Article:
Fiona Apple, bassist Sebastian Steinberg, drummer Barbara Gruska, and guitarist Blake Mills
  • Jesse Champlin
  • Fiona Apple, bassist Sebastian Steinberg, drummer Barbara Gruska, and guitarist Blake Mills

Perhaps you've read accounts of Fiona Apple's show at the Newmark Theatre last night (Robert Ham has a good one on Stereogum). I don't want to dwell on the horrible last 10 minutes of the show when a solitary heckler body-shamed Fiona Apple, because Apple and her incredible band played an amazing set, and to obsess over the last mortifying scene—when Portland transformed into a pitchfork-wielding mob of petulant preschoolers—would be to take away from the intimate and goofy and powerful set that these musicians so kindly worked their asses off to give to us. So let's try to remember the good parts—all 90 percent of the evening—because I sincerely doubt Fiona Apple will ever grace us with her presence again. Thanks, dickbag hecklers. Yes, even you well-wishers. Learn how to go to a show. It involves shutting your flaptraps and letting the talented people show you what they got. They most definitely don't need any help from you.

I saw Apple's electrifying show at the Schnitzer last summer and was blown away. It is handily in my top-five concerts of all time. She was riveting on stage, complete with wacky banter, and nailing every song as she dipped into her back catalog. It was powerful and fierce and full of raw emotion. This time out on tour, Apple has teamed up with frequent collaborator Blake Mills for a smaller and more intimate performance. The venue was cozier, the smudged chalkboard on stage added a whimsical, down-home spin, and the forbidden use of cell phones was meant to get us all fixed in the moment. Apple had a lot of nervous energy on the stage, cradling percussive doodads that she plucked from her toy chest of sounds, then ambling to the bass drum, where she slung herself, back to the piano bench, which she arched over backward. She was like a kid with boundless, unfocused energy. Until the songs started. Then she lasered in.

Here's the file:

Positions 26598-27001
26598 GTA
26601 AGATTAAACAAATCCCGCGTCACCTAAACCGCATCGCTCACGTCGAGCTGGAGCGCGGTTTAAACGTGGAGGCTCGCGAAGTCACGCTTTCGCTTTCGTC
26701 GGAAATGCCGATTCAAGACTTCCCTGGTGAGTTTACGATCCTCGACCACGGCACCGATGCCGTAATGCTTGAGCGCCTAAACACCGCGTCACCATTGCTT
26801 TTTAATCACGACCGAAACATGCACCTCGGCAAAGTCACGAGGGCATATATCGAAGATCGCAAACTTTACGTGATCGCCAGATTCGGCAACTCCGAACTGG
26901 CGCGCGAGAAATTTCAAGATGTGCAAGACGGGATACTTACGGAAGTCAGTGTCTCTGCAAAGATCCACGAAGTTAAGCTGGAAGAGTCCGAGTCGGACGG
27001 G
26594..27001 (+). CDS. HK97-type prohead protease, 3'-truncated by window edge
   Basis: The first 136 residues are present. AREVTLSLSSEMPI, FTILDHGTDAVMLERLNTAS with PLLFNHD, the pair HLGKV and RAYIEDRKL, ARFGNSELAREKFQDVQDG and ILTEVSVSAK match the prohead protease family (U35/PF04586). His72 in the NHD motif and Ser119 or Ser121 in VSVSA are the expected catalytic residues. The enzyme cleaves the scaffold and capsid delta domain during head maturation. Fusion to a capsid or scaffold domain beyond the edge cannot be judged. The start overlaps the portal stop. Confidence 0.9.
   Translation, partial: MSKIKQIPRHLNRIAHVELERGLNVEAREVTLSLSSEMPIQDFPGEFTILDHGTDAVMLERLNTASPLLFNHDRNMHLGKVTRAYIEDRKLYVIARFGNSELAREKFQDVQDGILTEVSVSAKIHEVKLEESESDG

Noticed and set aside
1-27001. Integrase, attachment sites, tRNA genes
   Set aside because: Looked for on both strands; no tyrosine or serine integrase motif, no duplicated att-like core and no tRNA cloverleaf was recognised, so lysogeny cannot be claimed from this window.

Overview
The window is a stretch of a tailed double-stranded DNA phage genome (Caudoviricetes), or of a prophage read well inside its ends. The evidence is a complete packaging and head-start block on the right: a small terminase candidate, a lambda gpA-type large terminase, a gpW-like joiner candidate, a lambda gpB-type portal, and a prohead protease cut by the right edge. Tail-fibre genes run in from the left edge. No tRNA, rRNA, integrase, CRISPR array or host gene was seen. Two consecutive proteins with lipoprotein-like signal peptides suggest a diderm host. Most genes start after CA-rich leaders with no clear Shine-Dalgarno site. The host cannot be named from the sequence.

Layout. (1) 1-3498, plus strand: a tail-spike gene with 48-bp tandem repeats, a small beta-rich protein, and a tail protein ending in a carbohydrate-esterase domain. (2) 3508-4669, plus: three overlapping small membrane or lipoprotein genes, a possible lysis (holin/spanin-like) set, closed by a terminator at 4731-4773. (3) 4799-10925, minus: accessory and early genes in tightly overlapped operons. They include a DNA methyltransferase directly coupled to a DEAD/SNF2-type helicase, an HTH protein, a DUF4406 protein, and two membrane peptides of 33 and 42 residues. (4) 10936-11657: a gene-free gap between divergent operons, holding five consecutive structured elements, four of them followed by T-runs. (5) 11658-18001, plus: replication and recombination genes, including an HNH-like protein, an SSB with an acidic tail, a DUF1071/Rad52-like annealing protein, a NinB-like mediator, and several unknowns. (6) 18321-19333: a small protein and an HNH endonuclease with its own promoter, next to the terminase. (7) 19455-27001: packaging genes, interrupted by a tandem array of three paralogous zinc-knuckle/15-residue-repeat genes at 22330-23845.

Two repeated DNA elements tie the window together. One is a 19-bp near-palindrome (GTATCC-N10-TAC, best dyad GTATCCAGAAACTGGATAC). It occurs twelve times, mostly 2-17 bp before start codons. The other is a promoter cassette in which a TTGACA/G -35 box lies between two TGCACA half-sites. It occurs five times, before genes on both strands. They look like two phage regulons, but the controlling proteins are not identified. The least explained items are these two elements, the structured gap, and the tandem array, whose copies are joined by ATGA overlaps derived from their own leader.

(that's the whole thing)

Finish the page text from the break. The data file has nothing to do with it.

Fiona Apple is a genius. If she wants to walk around with an armful of gourds, then by all means. Once the first notes dropped, her powerful voice kicked in and the jitters melted away. She ripped through "Every Single Night," "Regret," and added a beautiful duet piece to Mills' very funny "Don't Tell Our Friends About Me." She killed "Dull Tool," and watched as Mills sang solo and played guitar (from his huge cache of guitars). As soon as it came down to the business of displaying her musical fortitude, Apple was a consummate professional. Honestly, I don't think her voice has ever sounded better. Gal can sing paint off walls. For all her silliness, Apple knows when she's clowning, like when she gently sparred with Mills over which one of them might grudgingly like Billy Joel, or when she let herself be the cobra to Mills' sexy snake-charming guitar solo. She was goofing, just like she set out to do at the start of the show. Couple that with Mills' stable and calm presence and fantastic accompaniment from bassist Sebastian Steinberg and drummer Barbara Gruska, and I'd say this show easily rivaled last July's house-on-fire performance. You know, until some jerk opened their mouth in the balcony.

More photos from the show by Jesse Champlin after the jump. And the last word I'm going to say about "helpful" hecklers.

I could hardly sleep last night thinking about what went down at the Newmark. It's a classy place—in fact I was telling photographer Jesse Champlin how civilized it all felt when we walked in. It's the home of a $10 cup of wine, for Christ's sake. But how one "helpful" heckler humiliated a musician that we all paid $60 to see was the grossest, most-low-down, embarrassing thing I have ever seen in our city. I was mortified. We were all mortified. Perhaps if everyone had shut their goddamn mouths after that lone voice from the balcony had screamed out, Fiona would've had the chance to gather herself and suffer her hurt feelings in private. But that didn't happen.

I don't want to step on Barbara Holm's toes with her weekly "My Least Favorite Piece of Misogyny This Week" column, but last night was mine. You can bet your bottom dollar that no one ever heard the following heckled at a concert:

"Get healthy, David Bowie, we want to see you in 10 years... You used to be beautiful."

"Get healthy, Iggy Pop, we want to see you in 10 years... You used to be beautiful."

Nope. Not something that gets yelled at dudes.